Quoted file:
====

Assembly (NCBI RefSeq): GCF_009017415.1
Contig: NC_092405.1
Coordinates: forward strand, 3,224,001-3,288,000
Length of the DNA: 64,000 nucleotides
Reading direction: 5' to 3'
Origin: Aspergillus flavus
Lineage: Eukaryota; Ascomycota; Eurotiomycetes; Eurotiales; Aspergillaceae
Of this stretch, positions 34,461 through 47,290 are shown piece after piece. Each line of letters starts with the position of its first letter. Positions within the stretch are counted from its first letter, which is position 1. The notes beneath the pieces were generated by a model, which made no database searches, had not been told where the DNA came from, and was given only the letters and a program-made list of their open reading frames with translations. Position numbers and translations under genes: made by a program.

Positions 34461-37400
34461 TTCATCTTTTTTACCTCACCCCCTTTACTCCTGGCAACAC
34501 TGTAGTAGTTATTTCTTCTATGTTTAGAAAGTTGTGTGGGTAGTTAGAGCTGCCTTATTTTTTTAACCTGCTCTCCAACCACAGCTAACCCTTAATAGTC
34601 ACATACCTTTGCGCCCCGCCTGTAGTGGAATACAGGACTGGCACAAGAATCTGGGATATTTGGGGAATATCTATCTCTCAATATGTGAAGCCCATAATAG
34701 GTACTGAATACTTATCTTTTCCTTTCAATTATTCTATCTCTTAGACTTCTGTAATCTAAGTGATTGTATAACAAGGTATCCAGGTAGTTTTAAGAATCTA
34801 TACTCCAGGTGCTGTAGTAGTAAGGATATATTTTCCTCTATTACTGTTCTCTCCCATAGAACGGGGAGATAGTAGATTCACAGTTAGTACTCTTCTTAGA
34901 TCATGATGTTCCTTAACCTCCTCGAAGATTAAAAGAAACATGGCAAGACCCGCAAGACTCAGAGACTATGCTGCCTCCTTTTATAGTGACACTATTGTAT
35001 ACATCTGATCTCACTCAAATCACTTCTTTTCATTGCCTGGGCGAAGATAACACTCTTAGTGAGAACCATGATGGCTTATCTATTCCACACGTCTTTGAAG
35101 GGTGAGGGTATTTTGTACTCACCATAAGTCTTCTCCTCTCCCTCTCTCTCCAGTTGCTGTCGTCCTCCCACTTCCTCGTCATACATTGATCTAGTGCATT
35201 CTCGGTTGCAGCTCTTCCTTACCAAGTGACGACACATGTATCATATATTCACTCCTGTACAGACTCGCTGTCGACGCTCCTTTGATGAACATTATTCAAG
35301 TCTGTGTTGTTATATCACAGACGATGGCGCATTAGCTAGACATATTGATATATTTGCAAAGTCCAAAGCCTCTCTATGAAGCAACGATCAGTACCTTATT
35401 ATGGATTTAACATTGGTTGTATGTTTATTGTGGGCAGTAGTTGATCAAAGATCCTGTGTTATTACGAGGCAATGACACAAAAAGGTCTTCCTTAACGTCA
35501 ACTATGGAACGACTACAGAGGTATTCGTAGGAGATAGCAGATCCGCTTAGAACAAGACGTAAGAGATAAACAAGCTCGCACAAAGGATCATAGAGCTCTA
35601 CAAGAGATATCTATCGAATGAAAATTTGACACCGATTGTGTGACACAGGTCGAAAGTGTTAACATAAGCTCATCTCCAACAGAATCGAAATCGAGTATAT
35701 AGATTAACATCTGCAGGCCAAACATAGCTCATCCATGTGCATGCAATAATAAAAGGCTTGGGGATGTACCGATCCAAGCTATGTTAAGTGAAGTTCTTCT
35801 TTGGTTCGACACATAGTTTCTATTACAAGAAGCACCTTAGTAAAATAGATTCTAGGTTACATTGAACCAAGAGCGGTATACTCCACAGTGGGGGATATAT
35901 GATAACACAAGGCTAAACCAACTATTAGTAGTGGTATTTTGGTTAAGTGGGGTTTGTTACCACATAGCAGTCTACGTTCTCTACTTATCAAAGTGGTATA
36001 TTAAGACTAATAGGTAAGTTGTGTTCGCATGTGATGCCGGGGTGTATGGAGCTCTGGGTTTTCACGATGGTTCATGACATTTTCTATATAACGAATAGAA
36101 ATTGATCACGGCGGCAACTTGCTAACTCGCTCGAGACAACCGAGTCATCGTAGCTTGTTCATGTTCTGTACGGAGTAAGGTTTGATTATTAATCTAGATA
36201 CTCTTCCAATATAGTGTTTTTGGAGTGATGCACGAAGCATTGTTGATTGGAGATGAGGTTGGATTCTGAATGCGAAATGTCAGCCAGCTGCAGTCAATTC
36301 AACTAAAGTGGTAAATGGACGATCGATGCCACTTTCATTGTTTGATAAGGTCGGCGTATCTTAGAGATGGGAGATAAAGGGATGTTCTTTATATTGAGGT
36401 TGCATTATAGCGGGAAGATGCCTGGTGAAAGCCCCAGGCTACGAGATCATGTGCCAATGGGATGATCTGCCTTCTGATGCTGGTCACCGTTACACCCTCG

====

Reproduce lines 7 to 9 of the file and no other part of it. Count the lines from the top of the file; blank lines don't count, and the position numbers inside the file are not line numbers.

Lineage: Eukaryota; Ascomycota; Eurotiomycetes; Eurotiales; Aspergillaceae
Of this stretch, positions 34,461 through 47,290 are shown piece after piece. Each line of letters starts with the position of its first letter. Positions within the stretch are counted from its first letter, which is position 1. The notes beneath the pieces were generated by a model, which made no database searches, had not been told where the DNA came from, and was given only the letters and a program-made list of their open reading frames with translations. Position numbers and translations under genes: made by a program.

Positions 34461-37400